Apple isn’t the only company cashing in on the new iPad’s sales. A select group of technology companies who help build Apple products are well poised for their own pop, says Stephanie Link, director of research and vice president of strategy at TheStreet.com.
According to Link, the major beneficiaries are Broadcom, Skyworks Solutions, Samsung, and Qualcomm.
“These stocks are up quite a bit. It’s a validation of each company and their technologies, and they’re going to ride the wave,” said Link.
The wave looks a bit like this: iPad unit sales are growing 40 percent this year, while the iPhone is growing 38 percent.
“Over time, I think you’re going to see an increase in content per tablet and per phone, so margins will go up for these companies,” she added.
That said, these companies each contribute different parts and services to Apple, and are thus likely to perform quite differently.
For example, Link is more bullish on chipmaker Broadcom than Qualcomm .
“Broadcom is cheaper number one, they’re trading at 12 times earnings," she said. This compares with a 17 times multiple for Qualcomm’s forward-looking earnings.
A good track record is also helping Broadcom, Link said. “They’ve been in all the iPad versions. I think they’ll have solid double-digit growth this year," she added.
Some of Link’s picks have had a harder time getting past Apple’s velvet rope — and staying there.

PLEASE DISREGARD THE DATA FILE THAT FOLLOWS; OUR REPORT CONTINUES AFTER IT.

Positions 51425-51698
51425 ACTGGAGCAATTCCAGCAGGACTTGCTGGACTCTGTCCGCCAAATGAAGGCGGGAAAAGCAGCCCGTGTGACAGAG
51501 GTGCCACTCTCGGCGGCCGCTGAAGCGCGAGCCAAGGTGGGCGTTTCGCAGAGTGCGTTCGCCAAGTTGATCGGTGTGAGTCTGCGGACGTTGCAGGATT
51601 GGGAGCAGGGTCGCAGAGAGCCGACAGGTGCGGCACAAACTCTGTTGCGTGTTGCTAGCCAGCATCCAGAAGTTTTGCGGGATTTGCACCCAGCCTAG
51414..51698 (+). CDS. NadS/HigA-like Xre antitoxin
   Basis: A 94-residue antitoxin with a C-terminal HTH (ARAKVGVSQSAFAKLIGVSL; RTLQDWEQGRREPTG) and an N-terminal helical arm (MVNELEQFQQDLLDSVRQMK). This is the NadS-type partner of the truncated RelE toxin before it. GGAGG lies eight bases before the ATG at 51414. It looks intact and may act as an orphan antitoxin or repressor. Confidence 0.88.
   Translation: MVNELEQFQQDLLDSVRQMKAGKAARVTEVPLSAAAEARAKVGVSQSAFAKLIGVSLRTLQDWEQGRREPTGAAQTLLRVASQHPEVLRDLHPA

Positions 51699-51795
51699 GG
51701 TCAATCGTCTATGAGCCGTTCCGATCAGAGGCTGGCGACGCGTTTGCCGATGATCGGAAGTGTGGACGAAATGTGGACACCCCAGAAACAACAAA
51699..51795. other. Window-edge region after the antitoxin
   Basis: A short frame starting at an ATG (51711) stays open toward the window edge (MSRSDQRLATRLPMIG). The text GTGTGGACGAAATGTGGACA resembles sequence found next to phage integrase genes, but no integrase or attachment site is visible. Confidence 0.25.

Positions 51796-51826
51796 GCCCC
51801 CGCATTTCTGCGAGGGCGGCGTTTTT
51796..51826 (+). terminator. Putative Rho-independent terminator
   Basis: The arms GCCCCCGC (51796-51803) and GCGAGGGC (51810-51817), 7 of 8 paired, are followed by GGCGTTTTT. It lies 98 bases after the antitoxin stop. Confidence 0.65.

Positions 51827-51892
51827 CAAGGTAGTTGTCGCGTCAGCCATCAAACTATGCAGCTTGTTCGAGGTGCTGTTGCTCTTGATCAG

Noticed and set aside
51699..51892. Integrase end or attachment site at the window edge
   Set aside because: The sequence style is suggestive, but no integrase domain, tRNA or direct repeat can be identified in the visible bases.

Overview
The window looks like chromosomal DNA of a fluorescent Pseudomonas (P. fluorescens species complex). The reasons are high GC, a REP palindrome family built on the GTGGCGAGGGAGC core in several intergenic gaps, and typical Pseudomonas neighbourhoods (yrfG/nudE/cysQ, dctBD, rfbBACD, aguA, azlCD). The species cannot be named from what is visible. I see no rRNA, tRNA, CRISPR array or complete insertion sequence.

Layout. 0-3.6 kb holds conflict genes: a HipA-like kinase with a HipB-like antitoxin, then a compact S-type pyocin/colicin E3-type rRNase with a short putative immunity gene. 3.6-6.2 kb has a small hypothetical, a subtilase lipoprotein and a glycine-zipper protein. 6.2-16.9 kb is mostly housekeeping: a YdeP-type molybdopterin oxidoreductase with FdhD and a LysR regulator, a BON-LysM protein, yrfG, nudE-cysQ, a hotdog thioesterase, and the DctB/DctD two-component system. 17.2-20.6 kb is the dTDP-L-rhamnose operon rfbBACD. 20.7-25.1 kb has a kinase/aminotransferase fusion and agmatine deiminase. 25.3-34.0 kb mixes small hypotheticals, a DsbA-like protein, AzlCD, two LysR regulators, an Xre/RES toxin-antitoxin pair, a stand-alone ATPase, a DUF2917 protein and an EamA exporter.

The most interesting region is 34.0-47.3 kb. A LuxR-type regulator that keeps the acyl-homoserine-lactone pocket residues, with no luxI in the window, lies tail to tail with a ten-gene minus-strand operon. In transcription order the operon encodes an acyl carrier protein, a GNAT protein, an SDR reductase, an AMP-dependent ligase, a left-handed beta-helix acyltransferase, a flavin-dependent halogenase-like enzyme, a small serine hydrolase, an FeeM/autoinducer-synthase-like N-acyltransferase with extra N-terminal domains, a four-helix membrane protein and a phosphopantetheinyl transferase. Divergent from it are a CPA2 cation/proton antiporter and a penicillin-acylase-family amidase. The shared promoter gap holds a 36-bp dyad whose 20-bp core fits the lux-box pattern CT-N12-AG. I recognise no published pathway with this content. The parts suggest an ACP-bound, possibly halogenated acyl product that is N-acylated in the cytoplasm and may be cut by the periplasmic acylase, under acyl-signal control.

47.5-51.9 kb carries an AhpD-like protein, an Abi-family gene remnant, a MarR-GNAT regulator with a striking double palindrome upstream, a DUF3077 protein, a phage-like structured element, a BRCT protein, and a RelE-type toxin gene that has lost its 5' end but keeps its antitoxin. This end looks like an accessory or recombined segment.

“Skyworks Solutions was kicked out of the iPhone 4. But they’re back in, and they got into the iPad because they offer amplifiers. If you have more data, you need more power, more amp” she explained.
Link also likes Skyworks Solutions because of speculation that it’s getting into the iPhone 5, which is expected to launch the second half of this year.
Third on Link’s list is actually an Apple competitor in the tablet space. She likes Samsung, because it manufactures the iPad screen, and made it easier on the eyes.
“They definitely benefit from the iPad,” said Link.
She also flagsCirrus Logic, which makes iPad sound — though not as a “buy,” but as a “sell.”
“This is the one I would sell into strength, which is a little controversial because 53 percent of their revenues are Apple, and will probably grow to 70 or 80 percent of by end of 2012,” she said. “To me, that’s just too much risk.”
To lower risk, Link recommends a diversified basket of the other iPad makers, whose exposure (i.e. revenue dependence) varies widely.
“I’d prefer a basket with Skyworks, which is very volatile with 20 percent of revenues from Apple; Qualcomm, which is a little more defensive with 10 percent Apple exposure; and then Broadcom, with 13 percent.”
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Stephanie Link does not personally own the aforementioned stocks. However, TheStreet holds shares in Broadcom.